British History is Their History: Britain and the British Empire in the History Curriculum of Ontario, Canada and Victoria, Australia 1930-1975

Stephen J Jackson


This article investigates the evolving conceptions of national identity in Canada and Australia through an analysis of officially sanctioned history textbooks in Ontario, Canada and Victoria, Australia. From the 1930s until the 1950s, Britain and the British Empire served a pivotal role in history textbooks and curricula in both territories. Textbooks generally held that British and imperial history were crucial to the Canadian and Australian national identity. Following the Second World War, textbooks in both Ontario and Victoria began to recognize Britain’s loss of power, and how this changed Australian and Canadian participation in the British Empire/Commonwealth. But rather than advocate for a complete withdrawal from engagement with Britain, authors emphasized the continuing importance of the example of the British Empire and Commonwealth to world affairs. In fact, participation in the Commonwealth was often described as of even more importance as the Dominions could take a more prominent place in imperial affairs. By the 1960s, however, textbook authors in Ontario and Victoria began to change their narratives, de-emphasizing the importance of the British Empire to the Canadian and Australian identity. Crucially, by the late 1960s the new narratives Ontarians and Victorians constructed claimed that the British Empire and national identity were no longer significantly linked. An investigation into these narratives of history will provide a unique window into officially acceptable views on imperialism before and during the era of decolonization.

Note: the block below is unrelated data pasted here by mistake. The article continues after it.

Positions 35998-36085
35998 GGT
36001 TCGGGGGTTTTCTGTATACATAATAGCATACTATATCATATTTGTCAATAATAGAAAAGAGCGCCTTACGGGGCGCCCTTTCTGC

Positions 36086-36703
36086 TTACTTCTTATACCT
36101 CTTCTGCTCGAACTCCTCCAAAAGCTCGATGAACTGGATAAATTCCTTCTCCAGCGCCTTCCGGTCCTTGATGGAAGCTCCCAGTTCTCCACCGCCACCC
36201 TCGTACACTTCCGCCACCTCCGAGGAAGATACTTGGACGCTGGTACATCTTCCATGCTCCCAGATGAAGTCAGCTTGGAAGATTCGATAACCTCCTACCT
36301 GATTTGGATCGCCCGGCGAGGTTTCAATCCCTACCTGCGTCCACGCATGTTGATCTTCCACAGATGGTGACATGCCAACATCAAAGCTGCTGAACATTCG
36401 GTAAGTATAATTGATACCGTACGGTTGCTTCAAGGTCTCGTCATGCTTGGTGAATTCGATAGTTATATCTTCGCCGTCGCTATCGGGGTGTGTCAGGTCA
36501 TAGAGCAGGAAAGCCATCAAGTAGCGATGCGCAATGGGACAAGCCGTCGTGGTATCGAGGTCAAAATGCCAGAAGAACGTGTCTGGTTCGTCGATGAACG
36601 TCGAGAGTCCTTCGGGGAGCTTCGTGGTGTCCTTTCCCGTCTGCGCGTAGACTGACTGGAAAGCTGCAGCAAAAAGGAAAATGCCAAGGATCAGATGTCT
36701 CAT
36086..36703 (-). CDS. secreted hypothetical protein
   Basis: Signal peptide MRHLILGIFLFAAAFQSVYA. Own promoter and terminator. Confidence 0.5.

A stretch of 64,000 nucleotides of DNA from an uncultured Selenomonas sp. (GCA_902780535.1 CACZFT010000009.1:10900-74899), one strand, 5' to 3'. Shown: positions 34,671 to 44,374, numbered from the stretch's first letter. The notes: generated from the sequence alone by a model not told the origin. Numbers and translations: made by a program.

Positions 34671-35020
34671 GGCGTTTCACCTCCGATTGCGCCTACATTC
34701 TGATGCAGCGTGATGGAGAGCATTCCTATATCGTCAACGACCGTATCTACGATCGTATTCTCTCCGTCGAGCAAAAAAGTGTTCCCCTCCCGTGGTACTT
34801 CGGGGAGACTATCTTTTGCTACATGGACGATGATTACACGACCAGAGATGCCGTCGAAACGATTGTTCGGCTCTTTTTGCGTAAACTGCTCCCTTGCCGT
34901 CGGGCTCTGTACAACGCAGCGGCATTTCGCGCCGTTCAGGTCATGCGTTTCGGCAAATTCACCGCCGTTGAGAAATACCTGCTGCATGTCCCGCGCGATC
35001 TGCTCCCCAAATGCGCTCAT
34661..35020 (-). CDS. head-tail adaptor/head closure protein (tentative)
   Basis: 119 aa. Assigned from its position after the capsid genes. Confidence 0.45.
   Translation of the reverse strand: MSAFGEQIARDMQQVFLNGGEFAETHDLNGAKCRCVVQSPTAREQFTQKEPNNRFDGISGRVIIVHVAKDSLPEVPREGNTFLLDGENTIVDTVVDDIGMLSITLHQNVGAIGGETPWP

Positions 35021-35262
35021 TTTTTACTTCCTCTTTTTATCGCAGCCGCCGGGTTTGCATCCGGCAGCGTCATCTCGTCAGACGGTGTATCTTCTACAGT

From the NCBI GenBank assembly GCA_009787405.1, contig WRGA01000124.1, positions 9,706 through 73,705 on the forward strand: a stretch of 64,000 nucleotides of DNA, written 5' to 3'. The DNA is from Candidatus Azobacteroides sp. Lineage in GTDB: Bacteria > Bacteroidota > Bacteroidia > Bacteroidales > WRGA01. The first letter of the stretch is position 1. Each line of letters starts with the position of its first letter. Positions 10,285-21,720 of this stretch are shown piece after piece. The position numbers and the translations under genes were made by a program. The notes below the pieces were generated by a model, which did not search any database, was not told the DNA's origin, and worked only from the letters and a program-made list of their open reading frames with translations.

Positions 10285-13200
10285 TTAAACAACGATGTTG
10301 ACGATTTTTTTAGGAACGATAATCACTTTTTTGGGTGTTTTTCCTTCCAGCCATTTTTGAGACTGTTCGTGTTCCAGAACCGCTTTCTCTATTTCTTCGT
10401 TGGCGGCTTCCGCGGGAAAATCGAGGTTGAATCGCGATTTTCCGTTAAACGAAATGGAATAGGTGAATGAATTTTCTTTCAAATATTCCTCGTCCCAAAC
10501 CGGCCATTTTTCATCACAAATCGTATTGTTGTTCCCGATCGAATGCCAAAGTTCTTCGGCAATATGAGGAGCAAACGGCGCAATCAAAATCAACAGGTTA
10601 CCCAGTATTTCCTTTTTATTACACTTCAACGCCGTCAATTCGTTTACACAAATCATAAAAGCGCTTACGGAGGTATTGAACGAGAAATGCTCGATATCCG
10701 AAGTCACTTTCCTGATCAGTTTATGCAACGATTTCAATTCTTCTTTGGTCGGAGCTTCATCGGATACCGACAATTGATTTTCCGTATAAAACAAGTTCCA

British Empire; Britishness; Canada; Australia; National Identity

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ISSN: 2340-7263

DOI prefix: 10.14516/ete


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